Q. How does this help my school achieve its exam targets?
A. By bringing your students to a Maths Inspiration event you are helping to give them an understanding of WHY maths is important, and where it all fits. Time and again we've heard stories of how groups who attended Maths Inspiration left feeling inspired and motivated, and that the buzz continued into maths lessons, with teachers picking up on points from the events to link into curriculum topics. Indirectly, that's bound to have an impact on exam results. At the same time, you are helping your students to enjoy mathematics - isn't that the most important thing of all?
Q. Where are my school's tickets?
A. We don't issue tickets for our shows. Once you have paid for your seats, you should receive a letter letting you know the arrangements. You will then check in with your party at registration on the day of the show. Seats are allocated on a first-come-first-served basis and we try to keep school groups seated together.
Q. Why not extend your events to a whole day?
A. Two reasons. First, we think that half a day is enough for most schools. You can actually have too much of a good thing. It's better for a school to leave wanting more, than for them to start getting fidgety. And for those schools that are based close to the venue, half-day events mean that you don't lose a whole school day. For those who like whole-day events, there are excellent events run in central London called Maths Fest (go to www.maths-fest.com).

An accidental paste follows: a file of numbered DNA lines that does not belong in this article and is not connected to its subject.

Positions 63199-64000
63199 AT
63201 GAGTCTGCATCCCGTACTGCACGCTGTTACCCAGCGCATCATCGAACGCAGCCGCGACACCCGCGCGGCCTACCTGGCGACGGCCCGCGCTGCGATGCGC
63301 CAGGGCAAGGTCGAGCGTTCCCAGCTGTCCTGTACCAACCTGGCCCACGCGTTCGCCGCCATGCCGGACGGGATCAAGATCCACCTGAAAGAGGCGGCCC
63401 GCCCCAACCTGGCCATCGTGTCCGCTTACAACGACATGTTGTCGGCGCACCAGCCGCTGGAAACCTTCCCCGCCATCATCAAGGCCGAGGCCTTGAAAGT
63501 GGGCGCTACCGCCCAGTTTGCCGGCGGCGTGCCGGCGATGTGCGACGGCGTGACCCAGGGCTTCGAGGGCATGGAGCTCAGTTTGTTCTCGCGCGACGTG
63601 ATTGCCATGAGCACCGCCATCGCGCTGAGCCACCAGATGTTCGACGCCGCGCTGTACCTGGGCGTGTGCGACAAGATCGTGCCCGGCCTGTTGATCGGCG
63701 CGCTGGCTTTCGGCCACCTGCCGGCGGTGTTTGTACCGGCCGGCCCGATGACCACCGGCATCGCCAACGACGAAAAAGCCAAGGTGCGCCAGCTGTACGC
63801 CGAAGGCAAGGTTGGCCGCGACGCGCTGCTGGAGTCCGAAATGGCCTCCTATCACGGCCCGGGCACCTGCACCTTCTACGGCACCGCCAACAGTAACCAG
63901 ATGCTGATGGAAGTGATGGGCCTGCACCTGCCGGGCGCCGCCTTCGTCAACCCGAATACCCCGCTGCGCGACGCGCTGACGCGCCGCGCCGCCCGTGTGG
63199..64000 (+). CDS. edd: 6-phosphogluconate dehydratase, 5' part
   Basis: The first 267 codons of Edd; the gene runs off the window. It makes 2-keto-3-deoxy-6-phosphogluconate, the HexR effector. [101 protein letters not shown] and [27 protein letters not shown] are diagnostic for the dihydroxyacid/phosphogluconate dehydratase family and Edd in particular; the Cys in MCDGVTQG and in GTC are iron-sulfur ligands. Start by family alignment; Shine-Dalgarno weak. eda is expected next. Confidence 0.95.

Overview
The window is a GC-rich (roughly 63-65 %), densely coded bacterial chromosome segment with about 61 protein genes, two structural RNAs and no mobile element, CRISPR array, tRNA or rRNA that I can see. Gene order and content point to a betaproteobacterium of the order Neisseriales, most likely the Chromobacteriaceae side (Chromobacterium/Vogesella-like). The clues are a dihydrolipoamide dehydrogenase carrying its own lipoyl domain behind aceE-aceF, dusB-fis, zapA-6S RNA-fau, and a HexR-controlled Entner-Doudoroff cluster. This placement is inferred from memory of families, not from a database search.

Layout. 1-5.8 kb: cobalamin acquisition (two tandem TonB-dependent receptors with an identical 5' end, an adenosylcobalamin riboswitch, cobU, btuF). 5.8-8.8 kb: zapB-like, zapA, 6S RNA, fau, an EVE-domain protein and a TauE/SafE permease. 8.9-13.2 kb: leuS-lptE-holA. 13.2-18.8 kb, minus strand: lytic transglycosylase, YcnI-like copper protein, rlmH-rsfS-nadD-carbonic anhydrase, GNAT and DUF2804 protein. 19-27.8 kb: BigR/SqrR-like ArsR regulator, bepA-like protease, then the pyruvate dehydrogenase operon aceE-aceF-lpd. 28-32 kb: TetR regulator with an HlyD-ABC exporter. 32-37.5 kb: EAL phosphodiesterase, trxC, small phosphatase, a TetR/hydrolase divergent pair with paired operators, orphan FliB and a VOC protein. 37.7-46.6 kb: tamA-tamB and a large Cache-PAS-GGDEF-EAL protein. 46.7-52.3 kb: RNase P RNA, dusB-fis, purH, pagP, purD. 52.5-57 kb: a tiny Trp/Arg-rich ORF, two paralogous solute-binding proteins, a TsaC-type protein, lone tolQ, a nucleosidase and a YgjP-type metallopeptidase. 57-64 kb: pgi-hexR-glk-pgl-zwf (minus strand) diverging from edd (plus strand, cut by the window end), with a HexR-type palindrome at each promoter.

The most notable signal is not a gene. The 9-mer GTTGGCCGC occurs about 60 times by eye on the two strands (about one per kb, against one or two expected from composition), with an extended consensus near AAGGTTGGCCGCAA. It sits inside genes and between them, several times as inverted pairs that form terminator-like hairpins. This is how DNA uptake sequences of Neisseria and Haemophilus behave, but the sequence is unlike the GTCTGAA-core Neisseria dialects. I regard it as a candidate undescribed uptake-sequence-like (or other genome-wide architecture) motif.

Q. How do you choose your speakers?
A. We want our events to show that maths is relevant to everyone, so we look for a mix of speakers who have applied maths in different ways. Typically, our events might have one speaker who trained as a pure mathematician, one who is involved in engineering, and one who has applied maths in a different way. Where possible we also like to have at least one woman speaker. However, the most important factor of all is that we look for speakers who have a passion for maths, and that rare ability to engage, entertain and interact with a large audience of 15-17 year olds.
Q. What is the audience behaviour like?
A. Our audiences so far have generally been fantastic: fully engaged and enthusiastic. We strongly believe that it is unfair and disrespectful to other audience members to tolerate chatter, crisp-bag-rustling or any other distraction, and we ask everyone who comes to respect this. We request that in respect to other schools you do not bring any pupils who you know are going to find it difficult to behave in an appropriate manner.
Q. Why don't you run more events for Year 10s and below?
A. We do run some Year 9/10 shows in conjunction with the Advanced Maths Support Programme, but there are constraints on this. Interactivity is important at this age, so the audiences have to be smaller (making shows less viable). Also, while many of our speakers are great for older audiences, engaging 13-14 year olds is more challenging and we have a smaller pool of speakers who are used to that age group.
Some people have commented to us that by aiming most of our events at Years 11 and 12, we are preaching to the converted. If only this were so! In fact, the majority of sixth formers studying maths are, at best, lukewarm about the subject, and have had little or nothing to inspire them in their school careers. Maths Inspiration serves a critical role in encouraging wavering Year 11-13s to pursue mathematical subjects further. We already have anecdotal evidence that our events have influenced a number of attendees in their choice of A-level and degree.
"Really good to have a 'maths trip', taking away the stress of A-level without dumbing down."